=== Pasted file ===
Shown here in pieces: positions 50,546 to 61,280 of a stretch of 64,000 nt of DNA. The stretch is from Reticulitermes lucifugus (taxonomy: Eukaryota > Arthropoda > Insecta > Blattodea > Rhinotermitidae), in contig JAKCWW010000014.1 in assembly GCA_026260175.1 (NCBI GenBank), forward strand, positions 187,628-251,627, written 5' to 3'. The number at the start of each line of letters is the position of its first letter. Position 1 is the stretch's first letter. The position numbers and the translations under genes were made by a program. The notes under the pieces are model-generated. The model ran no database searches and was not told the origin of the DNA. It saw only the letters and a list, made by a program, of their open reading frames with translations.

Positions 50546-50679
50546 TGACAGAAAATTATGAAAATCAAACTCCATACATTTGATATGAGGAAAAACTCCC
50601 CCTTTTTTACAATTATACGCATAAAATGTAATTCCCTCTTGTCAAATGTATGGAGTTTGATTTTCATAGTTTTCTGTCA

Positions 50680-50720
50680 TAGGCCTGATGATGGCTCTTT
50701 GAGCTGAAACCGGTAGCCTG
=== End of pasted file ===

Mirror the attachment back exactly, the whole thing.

Shown here in pieces: positions 50,546 to 61,280 of a stretch of 64,000 nt of DNA. The stretch is from Reticulitermes lucifugus (taxonomy: Eukaryota > Arthropoda > Insecta > Blattodea > Rhinotermitidae), in contig JAKCWW010000014.1 in assembly GCA_026260175.1 (NCBI GenBank), forward strand, positions 187,628-251,627, written 5' to 3'. The number at the start of each line of letters is the position of its first letter. Position 1 is the stretch's first letter. The position numbers and the translations under genes were made by a program. The notes under the pieces are model-generated. The model ran no database searches and was not told the origin of the DNA. It saw only the letters and a list, made by a program, of their open reading frames with translations.

Positions 50546-50679
50546 TGACAGAAAATTATGAAAATCAAACTCCATACATTTGATATGAGGAAAAACTCCC
50601 CCTTTTTTACAATTATACGCATAAAATGTAATTCCCTCTTGTCAAATGTATGGAGTTTGATTTTCATAGTTTTCTGTCA

Positions 50680-50720
50680 TAGGCCTGATGATGGCTCTTT
50701 GAGCTGAAACCGGTAGCCTG